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even clean hospitals can pass on infections to patients. Health experts around the world are trying to find ways to
reduce hospital acquired infections (hais). Despite all the efforts to tackle it, the threat is increasing.
Scientists who took part in the recently held Federation of Infection Societies Conference at the University of Cardiff in the uk said they have identified a new antibiotic-resistant bacterium, Acinetobacter baumannii, in hospitals. Previously, most of such infections were attributed mainly to the methicillin-resistant bacterium Streptomyces aureus (mrsa).
Now, the danger is more pronounced with this infection spreading outside. Strains of mrsa were first reported in the us a decade ago, when the Centers for Disease Control reported four fatal mrsa infections in children.
Two research papers in the December issue of Nature Medicine point out that community-based strains of mrsa are more harmful as they now produce chemicals that are more toxic.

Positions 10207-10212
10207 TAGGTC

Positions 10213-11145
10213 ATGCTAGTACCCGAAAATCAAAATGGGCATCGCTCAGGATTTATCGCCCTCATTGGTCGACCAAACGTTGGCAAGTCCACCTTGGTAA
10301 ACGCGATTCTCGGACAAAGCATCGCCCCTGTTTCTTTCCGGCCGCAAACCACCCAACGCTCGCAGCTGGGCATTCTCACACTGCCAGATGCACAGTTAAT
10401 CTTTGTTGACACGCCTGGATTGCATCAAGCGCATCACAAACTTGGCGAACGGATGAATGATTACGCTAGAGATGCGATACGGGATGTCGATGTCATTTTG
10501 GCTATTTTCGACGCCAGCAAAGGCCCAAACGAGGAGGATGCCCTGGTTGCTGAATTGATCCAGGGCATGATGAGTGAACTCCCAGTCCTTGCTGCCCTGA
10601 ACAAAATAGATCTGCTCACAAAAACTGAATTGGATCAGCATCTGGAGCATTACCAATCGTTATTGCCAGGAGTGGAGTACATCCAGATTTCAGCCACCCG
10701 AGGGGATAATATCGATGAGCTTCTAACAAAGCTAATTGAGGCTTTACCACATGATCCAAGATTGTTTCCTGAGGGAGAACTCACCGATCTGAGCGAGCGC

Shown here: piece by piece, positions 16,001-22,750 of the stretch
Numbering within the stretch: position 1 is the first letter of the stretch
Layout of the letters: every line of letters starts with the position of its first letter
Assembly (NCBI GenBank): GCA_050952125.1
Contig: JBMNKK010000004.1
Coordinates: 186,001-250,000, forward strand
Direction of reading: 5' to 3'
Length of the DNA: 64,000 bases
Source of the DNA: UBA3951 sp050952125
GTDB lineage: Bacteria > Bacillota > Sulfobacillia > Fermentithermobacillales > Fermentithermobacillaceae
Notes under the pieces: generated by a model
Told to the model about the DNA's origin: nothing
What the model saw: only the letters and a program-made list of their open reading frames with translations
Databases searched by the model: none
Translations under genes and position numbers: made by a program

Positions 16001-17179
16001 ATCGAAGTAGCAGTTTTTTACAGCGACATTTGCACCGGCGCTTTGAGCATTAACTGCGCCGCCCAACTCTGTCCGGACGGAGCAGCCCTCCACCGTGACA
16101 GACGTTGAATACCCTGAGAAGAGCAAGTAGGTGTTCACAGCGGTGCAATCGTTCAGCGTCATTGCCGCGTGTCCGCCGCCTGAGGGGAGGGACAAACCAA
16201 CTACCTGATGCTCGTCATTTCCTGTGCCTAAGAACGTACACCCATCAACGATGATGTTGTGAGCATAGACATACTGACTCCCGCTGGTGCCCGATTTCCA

hais cause economic loss to the patients and hospitals (see box: Work load). Many experts say only a comprehensive effort can control such infections; from training the hospital staff on personal cleanliness to sterilizing hospitals.
A recent study by Baxter India, a company that manufactures equipment to reduce infection, goes further. The team studied the air in 13 middle-sized hospitals and found that the average amount of viruses was around 203.5 units per cubic millimetre--six times the permissible limit in the us.
It relates the overtime work among the hospital staff to the increased rates of infection and skin ulcers among them. When there were more nurses, the frequency of infections declined.
The company has come up with a system to give patients the proper dosage of antibiotics so that the viruses don't develop resistance. "These techniques reduce the duration of hospitalization and save the time spent in nursing and caring," says Raman Gandotra, business unit director of Baxter.
There are other methods such as sterile operation theatres, sterilizing equipment and disinfectants available in the market.
The rank list released has forced many hospitals to clean up. The uk health department has also instructed health workers to wear short sleeves. In India, however, few guidelines exist to prevent infections from hospitals.
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